# Atmospheric Transmission Factor

**2-1-270**

Atmospheric Transmission Factor (for Unit: distance) (G.B.)

Alternative term: Atmospheric Transmissivity (U.S.A.)

A quantity characterising the transparency of the atmosphere. It is the ratio of the luminous flux transmitted without change of direction by the atmosphere over Unit: distance to the luminous flux which would be transmitted along the same path in a vacuum. The Unit: of distance chosen is usually the kilometre or the nautical mile (sea-mile).

Symbol: T

Note 1: In Germany, according to the DIN standard, in place of the "atmospheric transmission factor" T, two terms are used, Transmissionsfaktor q, used when the Unit: of distance chosen is the kilometre, and Sichtwert s (not to be confused with s used as Symbol: for "diffusion factor" 2-1-230), used when the Unit: of distance chosen is the sea-mile.

Note 2: It is also possible to use other related factors, and practice in this respect has differed in various countries.

In Britain and U.S.A. the most important factor is the Atmospheric Extinction Coefficient s (not to be confused with s as used in Note 1: nor with s as used in 2-1-230). It is related to the "atmospheric transmission factor" T by the formula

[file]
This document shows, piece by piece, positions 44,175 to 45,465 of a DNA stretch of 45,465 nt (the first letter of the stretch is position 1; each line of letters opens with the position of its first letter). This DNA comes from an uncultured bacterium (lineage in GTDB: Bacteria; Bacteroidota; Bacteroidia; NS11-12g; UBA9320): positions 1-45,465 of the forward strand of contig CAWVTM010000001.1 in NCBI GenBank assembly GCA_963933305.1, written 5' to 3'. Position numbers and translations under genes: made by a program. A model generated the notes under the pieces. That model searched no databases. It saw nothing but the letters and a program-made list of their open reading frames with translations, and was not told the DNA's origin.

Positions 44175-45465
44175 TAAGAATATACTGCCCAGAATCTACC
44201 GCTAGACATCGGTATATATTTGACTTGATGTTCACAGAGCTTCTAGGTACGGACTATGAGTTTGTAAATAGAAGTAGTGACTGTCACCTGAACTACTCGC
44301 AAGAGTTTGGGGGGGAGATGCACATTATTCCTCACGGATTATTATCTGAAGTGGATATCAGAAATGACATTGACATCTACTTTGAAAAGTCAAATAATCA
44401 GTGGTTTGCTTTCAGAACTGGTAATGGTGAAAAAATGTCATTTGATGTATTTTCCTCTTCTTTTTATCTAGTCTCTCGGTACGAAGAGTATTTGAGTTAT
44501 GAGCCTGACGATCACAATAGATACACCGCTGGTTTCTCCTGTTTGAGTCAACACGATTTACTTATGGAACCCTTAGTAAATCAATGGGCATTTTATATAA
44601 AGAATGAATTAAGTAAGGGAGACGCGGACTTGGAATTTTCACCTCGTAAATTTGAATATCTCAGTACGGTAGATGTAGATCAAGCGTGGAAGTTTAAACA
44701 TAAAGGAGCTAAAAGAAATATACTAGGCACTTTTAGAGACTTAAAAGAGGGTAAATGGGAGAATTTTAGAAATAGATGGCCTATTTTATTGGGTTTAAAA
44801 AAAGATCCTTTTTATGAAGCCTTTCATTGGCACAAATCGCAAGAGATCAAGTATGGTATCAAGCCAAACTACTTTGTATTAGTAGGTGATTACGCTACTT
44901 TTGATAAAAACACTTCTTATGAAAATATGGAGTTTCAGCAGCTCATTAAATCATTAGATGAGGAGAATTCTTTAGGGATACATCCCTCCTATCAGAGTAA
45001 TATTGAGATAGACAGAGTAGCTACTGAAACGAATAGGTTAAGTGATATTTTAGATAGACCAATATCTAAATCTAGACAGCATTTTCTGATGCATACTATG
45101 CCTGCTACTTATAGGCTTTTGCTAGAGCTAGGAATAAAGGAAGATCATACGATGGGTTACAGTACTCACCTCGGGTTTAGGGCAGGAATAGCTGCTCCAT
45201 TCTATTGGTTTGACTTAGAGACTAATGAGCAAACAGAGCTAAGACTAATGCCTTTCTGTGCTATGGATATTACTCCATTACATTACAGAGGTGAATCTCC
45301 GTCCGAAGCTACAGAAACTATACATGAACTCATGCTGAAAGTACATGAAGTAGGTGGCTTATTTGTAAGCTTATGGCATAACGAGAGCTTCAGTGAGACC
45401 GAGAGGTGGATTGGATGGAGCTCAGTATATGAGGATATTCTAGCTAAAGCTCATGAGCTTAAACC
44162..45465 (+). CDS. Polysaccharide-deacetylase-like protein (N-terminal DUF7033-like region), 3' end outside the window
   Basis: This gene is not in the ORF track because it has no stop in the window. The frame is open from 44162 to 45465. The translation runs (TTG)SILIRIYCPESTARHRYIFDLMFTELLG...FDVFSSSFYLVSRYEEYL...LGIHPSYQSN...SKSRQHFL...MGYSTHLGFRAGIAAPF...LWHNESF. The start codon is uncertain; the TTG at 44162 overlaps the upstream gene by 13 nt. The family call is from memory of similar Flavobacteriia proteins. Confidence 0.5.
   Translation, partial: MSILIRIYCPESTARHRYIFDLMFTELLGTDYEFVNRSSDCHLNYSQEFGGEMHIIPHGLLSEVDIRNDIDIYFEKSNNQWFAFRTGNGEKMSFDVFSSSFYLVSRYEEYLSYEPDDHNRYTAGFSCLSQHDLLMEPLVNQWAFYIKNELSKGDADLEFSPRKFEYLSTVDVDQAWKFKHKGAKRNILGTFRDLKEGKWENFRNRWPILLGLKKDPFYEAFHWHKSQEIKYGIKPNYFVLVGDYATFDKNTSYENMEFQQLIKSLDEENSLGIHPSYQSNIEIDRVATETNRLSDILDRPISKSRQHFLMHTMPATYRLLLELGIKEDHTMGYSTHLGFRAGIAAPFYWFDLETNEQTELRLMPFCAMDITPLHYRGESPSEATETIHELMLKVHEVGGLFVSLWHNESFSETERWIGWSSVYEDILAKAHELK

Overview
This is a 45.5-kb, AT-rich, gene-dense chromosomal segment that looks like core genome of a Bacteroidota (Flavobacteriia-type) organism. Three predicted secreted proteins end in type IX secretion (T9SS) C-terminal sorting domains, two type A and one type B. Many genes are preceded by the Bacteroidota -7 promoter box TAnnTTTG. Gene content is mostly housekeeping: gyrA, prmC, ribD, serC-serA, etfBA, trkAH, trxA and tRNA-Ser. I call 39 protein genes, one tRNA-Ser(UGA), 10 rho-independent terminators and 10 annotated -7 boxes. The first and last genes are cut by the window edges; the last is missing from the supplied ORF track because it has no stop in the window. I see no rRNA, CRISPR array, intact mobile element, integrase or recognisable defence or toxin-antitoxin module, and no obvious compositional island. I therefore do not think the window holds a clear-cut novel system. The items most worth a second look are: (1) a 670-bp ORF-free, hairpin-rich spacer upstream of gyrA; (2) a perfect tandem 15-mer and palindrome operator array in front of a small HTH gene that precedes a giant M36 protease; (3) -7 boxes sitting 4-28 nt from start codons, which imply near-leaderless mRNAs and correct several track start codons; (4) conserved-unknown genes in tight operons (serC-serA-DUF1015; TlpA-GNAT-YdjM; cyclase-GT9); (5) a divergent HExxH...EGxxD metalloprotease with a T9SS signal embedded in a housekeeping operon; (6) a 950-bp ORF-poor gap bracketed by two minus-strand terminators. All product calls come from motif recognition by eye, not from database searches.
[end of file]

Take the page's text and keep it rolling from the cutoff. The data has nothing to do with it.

T = e XXXX s

where e is the base of natural logarithms.

In France, geophysicists use the Optical Density (for a thickness of 1 kilometre).

In Germany, according to the DIN standard, the factor Schwachungskoeffizient z is used. This is similar to the atmospheric extinction coefficient, but is identical with it only if the Unit: of distance chosen is the kilometre. It is related to the 'Transmissionsfaktor" q and to the "Sichtwert" s by the formulae

q = e-z

= e-1.852s

where e is the base of natural logarithms.

Note 3: It is suggested that the various quantities described above T, q, s, z, etc. should not be used so widely in future, and that the "meteorological visibility" V (2-1-280 and 2-1-290, Note:) should be used instead.

*Please note that this is the term as it stands in the original IALA Dictionary edition (1970-1989)*